Natalie Strouth is a nurse with Saint Elizabeth and the information specialist behind Ask Elizabeth, a free caregiver support service. Saint Elizabeth, a home health care company, has been a trusted name in Canadian health care for more than a century and is a national, not-for-profit, charitable organization.
In her weekly column, Natalie answers your questions about caring for a family member or friend who needs extra support -- and caring for yourself as a caregiver.
Send your question to email@example.com
Brad asks: My wife Karen was recently diagnosed with stage 2 breast cancer. After getting over the initial shock, we've told our friends and family. We want to help but Karen gets frustrated when any of us try to do things for her, with the kids or around the house. She mentioned wanting to join a support group, but I worry this will be depressing. I don't know how to be strong as the best husband, caregiver, and deal with my own fears about what's happening. Can anyone be a 'super caregiver'? Do you have any advice for me?
Your mixed emotions as Karen's husband, and now her caregiver, are completely normal and to be expected. You're trying your best to be supportive and strong when your wife needs you most, and not fall apart, despite your own fears. I won't overgeneralize, but there are some studies that find many male caregivers have a harder time asking for help, discussing their feelings, or talking about their caregiving situation at work. This is especially hard when appointments, caregiving responsibilities, and the inevitable bad days require time away from work.
Support is really a personal experience. Giving your wife the freedom and space to explore her feelings and how she is best going to manage them is really important. Sharing your feelings and listening may not come naturally. It is typically much easier to just try and "fix it." Switching the focus from fixing things to being there will take a lot of pressure off of yourself and help direct your energy.
Kim Gurowka, Saint Elizabeth Social Work Professional Practice Leader, encourages you to "stop focusing on being super -- just being there is what she needs."
You need to get support for yourself from family, friends and your health care team so that you can be there. Even though you may not see the value in joining a support group, it could be the perfect place for your wife to gain perspective, connect with others and share her feelings and experiences.
First and foremost, support groups give people a safe place to express their fears. This is more powerful that you may think. At first it might seem difficult to tell your story to a group, but there is something empowering about saying it out loud, and owning your own cancer journey. Listening to others and giving compassion and encouragement to people who know where you are coming from, and maybe even sharing a laugh, can be the best medicine some days.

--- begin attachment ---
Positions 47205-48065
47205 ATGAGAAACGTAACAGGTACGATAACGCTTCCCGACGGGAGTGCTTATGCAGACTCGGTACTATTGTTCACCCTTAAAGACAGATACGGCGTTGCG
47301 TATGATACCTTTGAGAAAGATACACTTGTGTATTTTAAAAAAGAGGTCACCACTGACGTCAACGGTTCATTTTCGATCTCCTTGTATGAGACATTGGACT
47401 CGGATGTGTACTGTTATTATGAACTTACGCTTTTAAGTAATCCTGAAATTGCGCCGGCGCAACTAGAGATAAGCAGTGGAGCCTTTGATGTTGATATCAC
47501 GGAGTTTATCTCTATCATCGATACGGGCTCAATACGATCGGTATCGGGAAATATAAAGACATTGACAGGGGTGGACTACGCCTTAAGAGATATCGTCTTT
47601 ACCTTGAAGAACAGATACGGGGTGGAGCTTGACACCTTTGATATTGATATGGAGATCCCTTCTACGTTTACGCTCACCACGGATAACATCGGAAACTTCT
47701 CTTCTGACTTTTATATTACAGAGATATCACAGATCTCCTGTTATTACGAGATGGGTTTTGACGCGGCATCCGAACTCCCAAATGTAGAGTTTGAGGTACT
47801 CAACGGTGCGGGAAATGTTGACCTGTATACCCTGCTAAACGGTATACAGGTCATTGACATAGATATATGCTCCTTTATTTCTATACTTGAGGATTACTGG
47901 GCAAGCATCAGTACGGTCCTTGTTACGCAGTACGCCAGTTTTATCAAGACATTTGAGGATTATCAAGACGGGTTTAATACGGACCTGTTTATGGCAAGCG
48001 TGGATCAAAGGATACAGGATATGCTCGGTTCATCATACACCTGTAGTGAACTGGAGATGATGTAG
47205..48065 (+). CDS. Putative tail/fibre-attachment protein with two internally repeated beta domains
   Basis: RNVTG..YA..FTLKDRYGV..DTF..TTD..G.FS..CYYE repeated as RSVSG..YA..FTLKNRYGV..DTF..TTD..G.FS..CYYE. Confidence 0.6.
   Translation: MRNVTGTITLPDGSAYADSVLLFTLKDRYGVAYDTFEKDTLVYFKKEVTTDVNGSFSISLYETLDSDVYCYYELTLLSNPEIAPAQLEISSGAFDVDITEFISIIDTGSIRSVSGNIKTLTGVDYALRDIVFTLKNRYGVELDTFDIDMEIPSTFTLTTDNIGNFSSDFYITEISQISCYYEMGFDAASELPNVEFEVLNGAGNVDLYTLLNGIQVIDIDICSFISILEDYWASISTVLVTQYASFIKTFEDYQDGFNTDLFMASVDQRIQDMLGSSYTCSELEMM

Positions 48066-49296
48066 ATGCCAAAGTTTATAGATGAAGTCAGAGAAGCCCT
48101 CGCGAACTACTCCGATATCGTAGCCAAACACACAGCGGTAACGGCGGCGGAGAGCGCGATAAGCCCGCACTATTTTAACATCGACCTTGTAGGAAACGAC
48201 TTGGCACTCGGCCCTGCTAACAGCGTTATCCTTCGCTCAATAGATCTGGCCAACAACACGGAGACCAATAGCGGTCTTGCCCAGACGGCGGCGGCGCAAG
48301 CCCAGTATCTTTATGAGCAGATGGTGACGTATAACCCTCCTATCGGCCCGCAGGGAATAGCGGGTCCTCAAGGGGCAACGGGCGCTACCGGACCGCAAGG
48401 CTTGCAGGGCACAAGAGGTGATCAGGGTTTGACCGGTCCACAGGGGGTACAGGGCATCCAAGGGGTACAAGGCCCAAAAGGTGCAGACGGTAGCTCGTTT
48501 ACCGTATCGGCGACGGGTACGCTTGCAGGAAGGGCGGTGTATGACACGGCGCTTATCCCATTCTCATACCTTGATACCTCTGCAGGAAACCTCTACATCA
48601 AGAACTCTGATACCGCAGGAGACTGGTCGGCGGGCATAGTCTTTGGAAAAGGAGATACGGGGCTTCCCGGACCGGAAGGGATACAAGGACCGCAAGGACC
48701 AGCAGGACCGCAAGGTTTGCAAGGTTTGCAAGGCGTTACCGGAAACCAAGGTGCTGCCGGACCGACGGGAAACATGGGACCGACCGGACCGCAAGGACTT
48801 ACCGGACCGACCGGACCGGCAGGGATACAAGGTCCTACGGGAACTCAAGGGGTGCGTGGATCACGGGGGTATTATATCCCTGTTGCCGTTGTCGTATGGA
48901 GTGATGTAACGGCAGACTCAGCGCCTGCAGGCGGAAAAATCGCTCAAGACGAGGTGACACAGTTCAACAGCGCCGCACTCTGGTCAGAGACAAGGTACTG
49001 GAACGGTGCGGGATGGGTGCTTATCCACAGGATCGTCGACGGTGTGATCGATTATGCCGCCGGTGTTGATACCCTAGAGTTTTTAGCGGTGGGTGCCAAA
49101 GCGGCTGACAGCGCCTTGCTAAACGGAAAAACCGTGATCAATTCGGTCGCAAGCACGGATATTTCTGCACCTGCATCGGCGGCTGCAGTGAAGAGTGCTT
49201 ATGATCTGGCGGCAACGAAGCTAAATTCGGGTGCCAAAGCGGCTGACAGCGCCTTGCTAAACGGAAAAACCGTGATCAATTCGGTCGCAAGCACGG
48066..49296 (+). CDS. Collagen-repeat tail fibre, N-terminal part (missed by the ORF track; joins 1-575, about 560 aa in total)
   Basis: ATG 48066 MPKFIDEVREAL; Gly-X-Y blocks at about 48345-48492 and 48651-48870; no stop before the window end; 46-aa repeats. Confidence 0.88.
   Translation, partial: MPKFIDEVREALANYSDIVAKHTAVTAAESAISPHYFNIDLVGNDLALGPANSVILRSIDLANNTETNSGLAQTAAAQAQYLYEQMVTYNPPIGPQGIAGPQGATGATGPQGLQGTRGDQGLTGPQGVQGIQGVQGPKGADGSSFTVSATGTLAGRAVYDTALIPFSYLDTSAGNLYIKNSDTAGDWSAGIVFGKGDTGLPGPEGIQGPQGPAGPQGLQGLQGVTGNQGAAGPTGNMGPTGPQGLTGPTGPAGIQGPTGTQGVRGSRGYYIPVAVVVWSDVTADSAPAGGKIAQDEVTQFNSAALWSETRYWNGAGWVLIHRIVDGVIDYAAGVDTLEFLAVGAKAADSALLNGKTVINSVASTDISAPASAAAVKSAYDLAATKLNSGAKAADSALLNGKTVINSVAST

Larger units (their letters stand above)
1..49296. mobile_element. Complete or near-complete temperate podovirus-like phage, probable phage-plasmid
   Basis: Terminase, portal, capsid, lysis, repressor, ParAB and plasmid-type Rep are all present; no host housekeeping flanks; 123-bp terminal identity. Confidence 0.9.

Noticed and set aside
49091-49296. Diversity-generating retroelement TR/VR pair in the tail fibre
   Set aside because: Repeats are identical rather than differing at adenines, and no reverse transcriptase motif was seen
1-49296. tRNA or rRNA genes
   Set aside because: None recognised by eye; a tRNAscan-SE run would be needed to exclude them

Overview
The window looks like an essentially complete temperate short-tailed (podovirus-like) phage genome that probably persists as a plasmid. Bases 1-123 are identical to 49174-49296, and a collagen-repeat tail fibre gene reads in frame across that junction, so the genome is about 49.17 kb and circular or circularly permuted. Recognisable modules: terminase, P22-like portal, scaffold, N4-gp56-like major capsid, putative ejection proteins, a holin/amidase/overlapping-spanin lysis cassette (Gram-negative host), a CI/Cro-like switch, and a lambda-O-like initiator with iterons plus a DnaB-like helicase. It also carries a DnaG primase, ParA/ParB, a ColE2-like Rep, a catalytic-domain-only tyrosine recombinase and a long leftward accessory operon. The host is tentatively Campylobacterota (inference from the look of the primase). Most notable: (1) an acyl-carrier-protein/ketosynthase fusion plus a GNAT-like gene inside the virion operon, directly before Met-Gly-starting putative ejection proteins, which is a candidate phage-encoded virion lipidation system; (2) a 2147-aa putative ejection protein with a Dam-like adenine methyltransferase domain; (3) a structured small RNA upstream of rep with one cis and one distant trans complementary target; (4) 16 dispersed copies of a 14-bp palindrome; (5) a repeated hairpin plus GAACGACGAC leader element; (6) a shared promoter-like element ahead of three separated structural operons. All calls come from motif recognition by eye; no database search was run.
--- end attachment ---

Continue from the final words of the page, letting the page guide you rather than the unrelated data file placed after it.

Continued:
Finding a support group that you like and that suits your personality may seem daunting at first, especially if you don't feel like much of a "joiner." The decision will be a personal one, but there is no doubt that this diagnosis will change both of you in different ways. Your wife might feel driven to find and connect with others like her, who are travelling the same road, and to research everything. However, I've also talked to people who don't yet know where they fit in their new patient world. There is nothing wrong with this.
Support groups are not all the same. Some people like the energy and connection of talking in person with a larger group. Others, like introverts who prefer more intimate conversations with one or two people, find great solace and people who lift them up through social media and online patient communities.
A support community, whether virtual or in person, can bring grace, inspiration, strength and comfort in ways you never imagined. If you or your wife are thinking about it, try it! If a support group doesn't work out, she doesn't have to continue. There are many options for creating a circle of support.
To help you in your caregiving role, ask health care providers many questions and learn all that you can about your wife's cancer, so that you can be a strong advocate. Tell your employer what is going on. Take time to care for yourself and watch for signs of caregiver burnout. You need to be in good health, both mentally and physically, to face the road ahead together.
The Canadian Cancer Society offers:
Online support through Cancer Connection.
One on One Support -- Connect by phone or in person to a cancer survivor or caregiver whose experience most closely resembles your own. Call 1-888-939-3333 or TTY 1-866-786-3934, Monday to Friday, 9 a.m. to 5 p.m. or email firstname.lastname@example.org.
Above all, remember this...the secret in care for your wife is in caring for your wife.
Send your caregiving question to email@example.com. Answers may appear in an upcoming weekly column. Ask Elizabeth does not offer legal guidance, nor does it answer questions about personal health issues.